16. 16. Martin Körner mkoerner@uni-koblenz.de Oberseminar 25.07.2013 16 of 30 WeST Smoothing  Problem: Unseen sequences  Try to estimate probabilities of unseen sequences  Probabilities of seen sequences need to be reduced  Two approaches: 1. Backoff smoothing 2. Interpolation smoothing
17. 17. Martin Körner mkoerner@uni-koblenz.de Oberseminar 25.07.2013 17 of 30 WeST Backoff smoothing  If sequence unseen: use shorter sequence  E.g.: if 𝑃 San | going to = 0 use 𝑃 San | to 𝑃𝑏𝑎𝑐𝑘 𝑤 𝑛 𝑤𝑖 𝑛−1 = 𝜏 𝑤 𝑛 𝑤𝑖 𝑛−1 𝑖𝑓 𝑐 𝑤𝑖 𝑛 > 0 𝛾 ∗ 𝑃𝑏𝑎𝑐𝑘 𝑤 𝑛 𝑤𝑖+1 𝑛−1 𝑖𝑓 𝑐 𝑤𝑖 𝑛 = 0 Weight Lower order probability (recursive) Higher order probability
18. 18. Martin Körner mkoerner@uni-koblenz.de Oberseminar 25.07.2013 18 of 30 WeST Interpolated Smoothing  Always use shorter sequence for calculation 𝑃𝑖𝑛𝑡𝑒𝑟 𝑤 𝑛 𝑤𝑖 𝑛−1 = 𝜏 𝑤 𝑛 𝑤𝑖 𝑛−1 + 𝛾 ∗ 𝑃𝑖𝑛𝑡𝑒𝑟 𝑤 𝑛 𝑤𝑖+1 𝑛−1  Seems to work better than backoff smoothing Higher order probability Weight Lower order probability (recursive)
19. 19. Martin Körner mkoerner@uni-koblenz.de Oberseminar 25.07.2013 19 of 30 WeST Kneser-Ney smoothing [KN95] intro  Interpolated smoothing  Idea: Improve lower order calculation  Example: Word visiting unseen in corpus 𝑃 Francisco | visiting = 0  Normal interpolation: 0 + γ ∗ 𝑃 Francisco 𝑃 San | visiting = 0  Normal interpolation: 0 + γ ∗ 𝑃 San Result: Francisco is as likely as San at that position Is that correct?  Difference between Francisco and San? Answer: Number of different contexts
20. 20. Martin Körner mkoerner@uni-koblenz.de Oberseminar 25.07.2013 20 of 30 WeST Kneser-Ney smoothing idea  For lower order calculation:  Don’t use 𝑐 𝑤 𝑛  Instead: Number of different bigrams the word completes: 𝑁1+ • 𝑤 𝑛 ≔ 𝑤 𝑛−1: 𝑐 𝑤 𝑛−1 𝑛 > 0  Or in general: 𝑁1+ • 𝑤𝑖+1 𝑛 = 𝑤𝑖: 𝑐 𝑤𝑖 𝑛 > 0  In addition:  𝑁1+ • 𝑤𝑖+1 𝑛−1 • = 𝑤 𝑛 𝑁1+ • 𝑤𝑖+1 𝑛  𝑁1+ 𝑤𝑖 𝑛−1 • = 𝑤 𝑛: 𝑐 𝑤𝑖 𝑛 > 0 Count
21. 21. Martin Körner mkoerner@uni-koblenz.de Oberseminar 25.07.2013 21 of 30 WeST Kneser-Ney smoothing equation (highest)  Highest order calculation: 𝑃KN 𝑤 𝑛 𝑤𝑖 𝑛−1 = max{𝑐 𝑤𝑖 𝑛 − 𝐷, 0} 𝑐 𝑤𝑖 𝑛−1 + 𝐷 𝑐 𝑤𝑖 𝑛−1 𝑁1+ 𝑤𝑖 𝑛−1 • 𝑃KN 𝑤 𝑛 𝑤𝑖+1 𝑛−1 count Total counts Assure positive value Discount value 0 ≤ 𝐷 ≤ 1 Lower order probability (recursion) Lower order weight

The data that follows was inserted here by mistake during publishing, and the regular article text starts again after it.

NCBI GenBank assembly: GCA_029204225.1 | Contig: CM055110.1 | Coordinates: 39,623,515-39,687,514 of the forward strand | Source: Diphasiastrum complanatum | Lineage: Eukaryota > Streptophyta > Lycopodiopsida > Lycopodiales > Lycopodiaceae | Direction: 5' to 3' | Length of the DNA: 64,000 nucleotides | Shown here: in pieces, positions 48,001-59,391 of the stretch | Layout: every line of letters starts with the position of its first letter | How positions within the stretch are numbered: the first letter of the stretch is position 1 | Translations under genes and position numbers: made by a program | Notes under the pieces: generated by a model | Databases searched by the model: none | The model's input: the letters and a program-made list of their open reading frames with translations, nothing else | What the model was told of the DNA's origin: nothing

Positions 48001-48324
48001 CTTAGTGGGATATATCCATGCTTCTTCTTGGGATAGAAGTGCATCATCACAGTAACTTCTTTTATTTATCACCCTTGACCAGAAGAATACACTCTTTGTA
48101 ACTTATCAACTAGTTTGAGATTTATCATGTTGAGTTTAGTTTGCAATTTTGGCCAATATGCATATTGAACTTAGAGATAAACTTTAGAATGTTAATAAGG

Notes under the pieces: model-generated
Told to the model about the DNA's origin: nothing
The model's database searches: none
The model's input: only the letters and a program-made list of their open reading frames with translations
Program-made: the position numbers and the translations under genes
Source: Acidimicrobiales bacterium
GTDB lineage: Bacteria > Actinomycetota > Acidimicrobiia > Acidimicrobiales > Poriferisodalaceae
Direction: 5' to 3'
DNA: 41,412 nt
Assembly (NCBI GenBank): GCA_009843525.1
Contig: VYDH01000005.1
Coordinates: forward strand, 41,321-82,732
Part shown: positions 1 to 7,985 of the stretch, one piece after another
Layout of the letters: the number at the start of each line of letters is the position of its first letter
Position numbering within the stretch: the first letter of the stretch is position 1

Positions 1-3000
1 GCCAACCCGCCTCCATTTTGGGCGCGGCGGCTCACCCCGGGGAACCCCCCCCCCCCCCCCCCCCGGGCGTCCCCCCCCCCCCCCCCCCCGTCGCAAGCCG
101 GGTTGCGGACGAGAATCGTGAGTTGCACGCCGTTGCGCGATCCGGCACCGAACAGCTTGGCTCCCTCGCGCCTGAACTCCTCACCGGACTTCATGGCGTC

22. 22. Martin Körner mkoerner@uni-koblenz.de Oberseminar 25.07.2013 22 of 30 WeST Kneser-Ney smoothing equation  Lower order calculation: 𝑃KN 𝑤 𝑛 𝑤𝑖 𝑛−1 = max{𝑁1+ • 𝑤𝑖 𝑛 − 𝐷, 0} 𝑁1+ • 𝑤𝑖 𝑛−1 • + 𝐷 𝑁1+ • 𝑤𝑖 𝑛−1 • 𝑁1+ 𝑤𝑖 𝑛−1 • 𝑃KN 𝑤 𝑛 𝑤𝑖+1 𝑛−1  Lowest order calculation: 𝑃KN 𝑤 𝑛 = 𝑁1+ •𝑤𝑖 𝑛 𝑁1+ •𝑤𝑖 𝑛−1• Continuation count Total continuation counts Assure positive value Discount value Lower order probability (recursion) Lower order weight
23. 23. Martin Körner mkoerner@uni-koblenz.de Oberseminar 25.07.2013 23 of 30 WeST Modified Kneser-Ney smoothing [CG98]  Different discount values for different absolute counts  Lower order calculation: 𝑃KN 𝑤 𝑛 𝑤𝑖 𝑛−1 = max{𝑁1+ • 𝑤𝑖 𝑛 − 𝐷(𝑐 𝑤𝑖 𝑛 ), 0} 𝑁1+ • 𝑤𝑖 𝑛−1 • + 𝐷1 𝑁1 𝑤𝑖 𝑛−1 • + 𝐷2 𝑁2 𝑤𝑖 𝑛−1 • + 𝐷3+ 𝑁3+ 𝑤𝑖 𝑛−1 • 𝑁1+ • 𝑤𝑖 𝑛−1 • 𝑃KN 𝑤 𝑛 𝑤𝑖+1 𝑛−1  State of the art (since 15 years!)
24. 24. Martin Körner mkoerner@uni-koblenz.de Oberseminar 25.07.2013 24 of 30 WeST Smoothing of GLMs  We can use all smoothing techniques on GLMs as well!  Small modification: E.g: 𝑃 San | If ∗ going ∗ Lower order sequence : – Normally: 𝑃 San | ∗ going ∗ – Instead use 𝑃 San | going ∗
25. 25. Martin Körner mkoerner@uni-koblenz.de Oberseminar 25.07.2013 25 of 30 WeST Content  Introduction  Language Models  Generalized Language Models  Smoothing  Progress  Summary
26. 26. Martin Körner mkoerner@uni-koblenz.de Oberseminar 25.07.2013 26 of 30 WeST Progress  Done Yet:  Extract text from XML files  Building GLMs  Kneser-Ney and modified Kneser-Ney smoothing  Indexing with MySQL  ToDo’s  Finish evaluation program  Run evaluation  Analyze results
27. 27. Martin Körner mkoerner@uni-koblenz.de Oberseminar 25.07.2013 27 of 30 WeST Content  Introduction  Language Models  Generalized Language Models  Smoothing  Progress  Summary
28. 28. Martin Körner mkoerner@uni-koblenz.de Oberseminar 25.07.2013 28 of 30 WeST Summary Data Sets Language Models Smoothing • More Data • Better Data • Katz • Good-Turing • Witten-Bell • Kneser-Ney • … • n-grams • Generalized Language Models
29. 29. Martin Körner mkoerner@uni-koblenz.de Oberseminar 25.07.2013 29 of 30 WeST Thank you for your attention! Questions?
30. 30. Martin Körner mkoerner@uni-koblenz.de Oberseminar 25.07.2013 30 of 30 WeST Sources  Images:  Wheelchair Joystick (Slide 4): http://i01.i.aliimg.com/img/pb/741/422/527/527422741_355.jpg  Smartphone Keyboard (Slide 4): https://activecaptain.com/articles/mobilePhones/iPhone/iPhone_Keyboard.jpg  References:  [CG98]: Stanley Chen and Joshua Goodman. An empirical study of smoothing techniques for language modeling. Technical report, Technical Report TR-10- 98, Harvard University, August, 1998.  [JM80]: F. Jelinek and R.L. Mercer. Interpolated estimation of markov source parameters from sparse data. In Proceedings of the Workshop on Pattern Recognition in Practice, pages 381–397, 1980.  [KN95]: Reinhard Kneser and Hermann Ney. Improved backing-off for m-gram language modeling. In Acoustics, Speech, and Signal Processing, 1995. ICASSP-95., 1995 International Conference on, volume 1, pages 181–184. IEEE, 1995.